Framework of probe into Sky buyout bid outlined by watchdog
The competition watchdog has set out the scope of its wide-ranging investigation into Rupert Murdoch's £11.7bn takeover bid for Sky.
The Competition and Markets Authority (CMA) outlined the main issues for its probe into how the deal would impact media plurality and broadcasting standards in the UK, and is inviting submissions for its six-month investigation.
Among the areas the CMA will look at are how and if the Murdoch family's ability to control or influence editorial and commercial decisions at Sky News will change following the bid by Murdoch's 21st Century Fox to buy the remaining 61% of Sky it does not already own.
It will also look at the Murdoch family's ability to "influence the political agenda" and how that could change after the deal, alongside more general scrutiny of how it could affect the number and variety of media in the UK, including the "range of views".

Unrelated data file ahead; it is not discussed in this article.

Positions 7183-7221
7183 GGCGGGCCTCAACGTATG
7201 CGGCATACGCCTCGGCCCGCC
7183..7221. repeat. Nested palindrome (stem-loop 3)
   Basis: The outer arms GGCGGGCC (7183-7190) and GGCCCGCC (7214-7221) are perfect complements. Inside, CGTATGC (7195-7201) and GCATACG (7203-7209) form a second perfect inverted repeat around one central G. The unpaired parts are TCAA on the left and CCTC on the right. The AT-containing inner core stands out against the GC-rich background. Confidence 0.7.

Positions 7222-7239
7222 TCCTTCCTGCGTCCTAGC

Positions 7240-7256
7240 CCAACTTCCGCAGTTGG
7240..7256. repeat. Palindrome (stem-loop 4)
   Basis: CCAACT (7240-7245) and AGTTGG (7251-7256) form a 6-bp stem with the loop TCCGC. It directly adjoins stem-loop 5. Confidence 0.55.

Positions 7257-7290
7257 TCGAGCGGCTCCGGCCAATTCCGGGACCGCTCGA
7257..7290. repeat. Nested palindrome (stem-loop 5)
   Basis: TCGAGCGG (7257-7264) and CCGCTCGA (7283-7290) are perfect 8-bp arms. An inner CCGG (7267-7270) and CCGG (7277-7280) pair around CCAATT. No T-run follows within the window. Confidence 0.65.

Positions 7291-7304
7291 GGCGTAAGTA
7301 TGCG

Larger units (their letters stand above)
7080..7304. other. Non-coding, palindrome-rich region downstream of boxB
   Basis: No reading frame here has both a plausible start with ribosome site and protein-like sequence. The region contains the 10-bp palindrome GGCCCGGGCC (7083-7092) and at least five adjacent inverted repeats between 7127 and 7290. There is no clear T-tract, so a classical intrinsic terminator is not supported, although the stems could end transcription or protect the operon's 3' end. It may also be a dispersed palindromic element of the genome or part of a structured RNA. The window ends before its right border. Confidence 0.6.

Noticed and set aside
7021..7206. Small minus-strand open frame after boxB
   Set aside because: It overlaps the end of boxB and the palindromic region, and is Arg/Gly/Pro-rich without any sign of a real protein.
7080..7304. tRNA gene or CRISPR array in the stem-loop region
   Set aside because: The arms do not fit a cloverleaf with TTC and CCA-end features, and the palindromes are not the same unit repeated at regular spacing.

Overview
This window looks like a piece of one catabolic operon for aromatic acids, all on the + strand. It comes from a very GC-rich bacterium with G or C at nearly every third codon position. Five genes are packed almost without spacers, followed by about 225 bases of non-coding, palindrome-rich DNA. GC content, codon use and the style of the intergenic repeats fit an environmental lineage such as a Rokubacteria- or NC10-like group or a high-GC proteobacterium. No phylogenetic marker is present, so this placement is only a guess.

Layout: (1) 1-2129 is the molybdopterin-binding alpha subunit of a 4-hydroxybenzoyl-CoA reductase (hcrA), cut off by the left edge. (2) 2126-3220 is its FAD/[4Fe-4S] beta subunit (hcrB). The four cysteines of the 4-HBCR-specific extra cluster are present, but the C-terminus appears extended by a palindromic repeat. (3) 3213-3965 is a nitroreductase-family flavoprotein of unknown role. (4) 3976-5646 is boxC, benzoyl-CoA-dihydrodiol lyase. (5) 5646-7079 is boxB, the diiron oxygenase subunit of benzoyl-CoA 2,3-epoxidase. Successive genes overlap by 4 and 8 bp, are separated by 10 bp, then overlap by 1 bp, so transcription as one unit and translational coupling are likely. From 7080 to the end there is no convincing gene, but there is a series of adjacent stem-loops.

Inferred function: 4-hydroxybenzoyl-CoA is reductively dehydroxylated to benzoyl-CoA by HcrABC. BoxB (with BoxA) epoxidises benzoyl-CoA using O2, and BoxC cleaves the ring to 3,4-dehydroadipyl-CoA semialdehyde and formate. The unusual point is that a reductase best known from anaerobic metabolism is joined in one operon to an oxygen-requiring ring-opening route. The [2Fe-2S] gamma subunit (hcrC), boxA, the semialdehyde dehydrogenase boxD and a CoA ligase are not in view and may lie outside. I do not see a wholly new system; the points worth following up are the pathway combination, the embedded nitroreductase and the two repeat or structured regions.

Fox and Sky's broadcasting standards will also come under the microscope, with the CMA confirming it will look at whether the merged group would have a "genuine commitment" to this - including consideration of their track record.
Corporate governance and the treatment of employees in the UK and overseas will come under the scope of that line of inquiry.
Karen Bradley, the Secretary of State for Digital, Culture Media and Sport, referred Fox's proposed takeover of Sky to the CMA for a full inquiry earlier this year after a three-month investigation by Ofcom.
While it raised concerns over media plurality, Ofcom found there was no reason to block the takeover bid on the grounds of broadcasting standards. But the CMA's latest update on its investigation confirmed it would focus on both media plurality and broadcasting standards.
Anne Lambert, panel chair at the CMA, said it would use its experience to "thoroughly and impartially investigate the proposed takeover of Sky by 21st Century Fox".